Quite possibly the only herb in the mint family that the Japanese will not associate with toothpaste is shiso. Shiso, or sometimes referred to as perilla, Japanese basil or beefsteak plant is often found as a garnish in Japanese cuisine. I noticed that Yamahomo and I seem to have somewhat of an obsession with shiso based on how many times we have wrote about or mentioned shiso on UM -- so I thought I would put together a little digest chronicling the good (and bad) times we've have with shiso on UM.
But first, a little background on shiso.
The plant itself is quite easy to grow, especially in California, where we are blessed with some intense sunlight. The other advantage we have in California is that the shiso plant doesn't seem to attract as many bugs as it does in Tokyo, where I used to grow it on my balcony:
Healthy, green shiso is in season during the hottest months of the year. I am lucky enough to have access to my sister's very healthy shiso plant (more like bush) in her beautiful Berkeley garden.
You can usually get a shiso plant or shiso seeds from your local Japanese grocer or neighborhood nursery.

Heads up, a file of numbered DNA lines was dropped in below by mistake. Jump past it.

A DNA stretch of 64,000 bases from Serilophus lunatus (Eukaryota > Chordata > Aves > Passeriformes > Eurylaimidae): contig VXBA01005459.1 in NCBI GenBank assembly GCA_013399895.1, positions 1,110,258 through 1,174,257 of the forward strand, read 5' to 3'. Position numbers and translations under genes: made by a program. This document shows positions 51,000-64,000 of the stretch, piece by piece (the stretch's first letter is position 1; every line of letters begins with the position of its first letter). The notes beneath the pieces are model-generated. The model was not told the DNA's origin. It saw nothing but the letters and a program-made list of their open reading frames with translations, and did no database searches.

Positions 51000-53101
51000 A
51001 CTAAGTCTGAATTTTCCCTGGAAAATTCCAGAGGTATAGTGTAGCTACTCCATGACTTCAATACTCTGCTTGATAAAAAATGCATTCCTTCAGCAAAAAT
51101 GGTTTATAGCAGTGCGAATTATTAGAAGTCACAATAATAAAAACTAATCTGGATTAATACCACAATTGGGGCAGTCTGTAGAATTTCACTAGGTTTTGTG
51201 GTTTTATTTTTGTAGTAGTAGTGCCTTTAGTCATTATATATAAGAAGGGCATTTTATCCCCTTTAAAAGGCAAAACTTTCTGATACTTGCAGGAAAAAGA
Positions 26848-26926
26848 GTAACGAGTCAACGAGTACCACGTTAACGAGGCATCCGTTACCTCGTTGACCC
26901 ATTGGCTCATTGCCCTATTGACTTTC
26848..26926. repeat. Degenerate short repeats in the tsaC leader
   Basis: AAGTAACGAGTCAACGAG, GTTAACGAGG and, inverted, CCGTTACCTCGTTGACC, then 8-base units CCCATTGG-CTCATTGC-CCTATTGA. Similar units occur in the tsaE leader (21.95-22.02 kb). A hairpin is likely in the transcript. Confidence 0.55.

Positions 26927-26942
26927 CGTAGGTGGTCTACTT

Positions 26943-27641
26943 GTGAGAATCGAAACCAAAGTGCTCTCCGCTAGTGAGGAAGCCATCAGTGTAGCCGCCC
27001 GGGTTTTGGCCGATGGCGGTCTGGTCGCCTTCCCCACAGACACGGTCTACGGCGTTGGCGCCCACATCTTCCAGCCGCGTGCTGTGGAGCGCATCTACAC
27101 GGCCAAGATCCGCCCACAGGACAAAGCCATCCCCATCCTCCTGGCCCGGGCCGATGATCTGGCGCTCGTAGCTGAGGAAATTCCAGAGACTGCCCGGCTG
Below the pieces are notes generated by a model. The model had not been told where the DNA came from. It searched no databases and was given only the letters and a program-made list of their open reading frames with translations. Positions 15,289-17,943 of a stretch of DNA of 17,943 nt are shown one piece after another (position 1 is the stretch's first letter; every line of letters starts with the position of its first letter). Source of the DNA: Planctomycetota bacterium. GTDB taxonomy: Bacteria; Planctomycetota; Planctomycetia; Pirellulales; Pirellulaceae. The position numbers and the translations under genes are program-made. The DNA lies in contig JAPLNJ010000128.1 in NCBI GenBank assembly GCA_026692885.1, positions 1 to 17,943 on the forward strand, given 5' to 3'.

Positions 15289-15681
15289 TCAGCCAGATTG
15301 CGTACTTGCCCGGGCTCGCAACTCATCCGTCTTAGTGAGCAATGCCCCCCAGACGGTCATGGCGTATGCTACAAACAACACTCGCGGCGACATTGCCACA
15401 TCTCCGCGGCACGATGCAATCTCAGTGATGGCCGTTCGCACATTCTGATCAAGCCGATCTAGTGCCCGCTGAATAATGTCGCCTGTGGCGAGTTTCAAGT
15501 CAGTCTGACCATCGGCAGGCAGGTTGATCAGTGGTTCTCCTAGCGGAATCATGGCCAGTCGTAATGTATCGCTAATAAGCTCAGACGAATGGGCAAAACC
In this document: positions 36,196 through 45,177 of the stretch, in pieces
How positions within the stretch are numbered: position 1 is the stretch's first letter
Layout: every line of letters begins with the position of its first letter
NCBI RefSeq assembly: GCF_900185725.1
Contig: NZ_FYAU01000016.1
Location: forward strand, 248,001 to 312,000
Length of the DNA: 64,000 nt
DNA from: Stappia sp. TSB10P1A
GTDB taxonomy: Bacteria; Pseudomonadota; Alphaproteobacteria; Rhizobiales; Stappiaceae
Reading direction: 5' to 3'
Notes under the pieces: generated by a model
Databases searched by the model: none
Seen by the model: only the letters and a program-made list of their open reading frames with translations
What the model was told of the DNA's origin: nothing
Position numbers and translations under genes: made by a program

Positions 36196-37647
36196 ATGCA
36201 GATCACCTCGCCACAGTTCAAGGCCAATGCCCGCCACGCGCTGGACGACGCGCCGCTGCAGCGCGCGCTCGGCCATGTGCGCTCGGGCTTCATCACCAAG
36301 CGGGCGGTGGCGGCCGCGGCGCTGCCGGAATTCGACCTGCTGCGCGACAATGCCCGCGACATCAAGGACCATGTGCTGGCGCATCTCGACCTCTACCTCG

There are two types of shiso - green and purple. The green kind, aojiso or aoba, is more common and used to accompany sashimi or as garnish for wafu (Japanese style) pastas and pizzas.
The purple kind, akajiso, is most often used for its stunning color and is most well-known for dying ume in the process of making umeboshi.
Shiso deserves bonus points for having high amounts of omega-3 fatty acids (the good stuff in salmon) which is said to be beneficial for a healthy heart for its anti-inflammatory properties. Pretty impressive for being a little green (or red) plant.
The Shiso Digest
And now a trip down memory lane of all the great times we've had with shiso on UM.
Yamahomo's Shiso Juice: A Healthy Mixer for Unhealthy Boozing post
My Gross Soda post featuring Shiso Pepsi
My Awamori with Shiso and Wasabi post
Organic Megumi Natto post featuring ume-shiso-natto sushi
Sonia's wonderfully photographed Inari Four Ways post including a recipe for inari topped with ume/shiso furikake.
And one of my recent posts featuring shiso strips atop Sapporo ramen.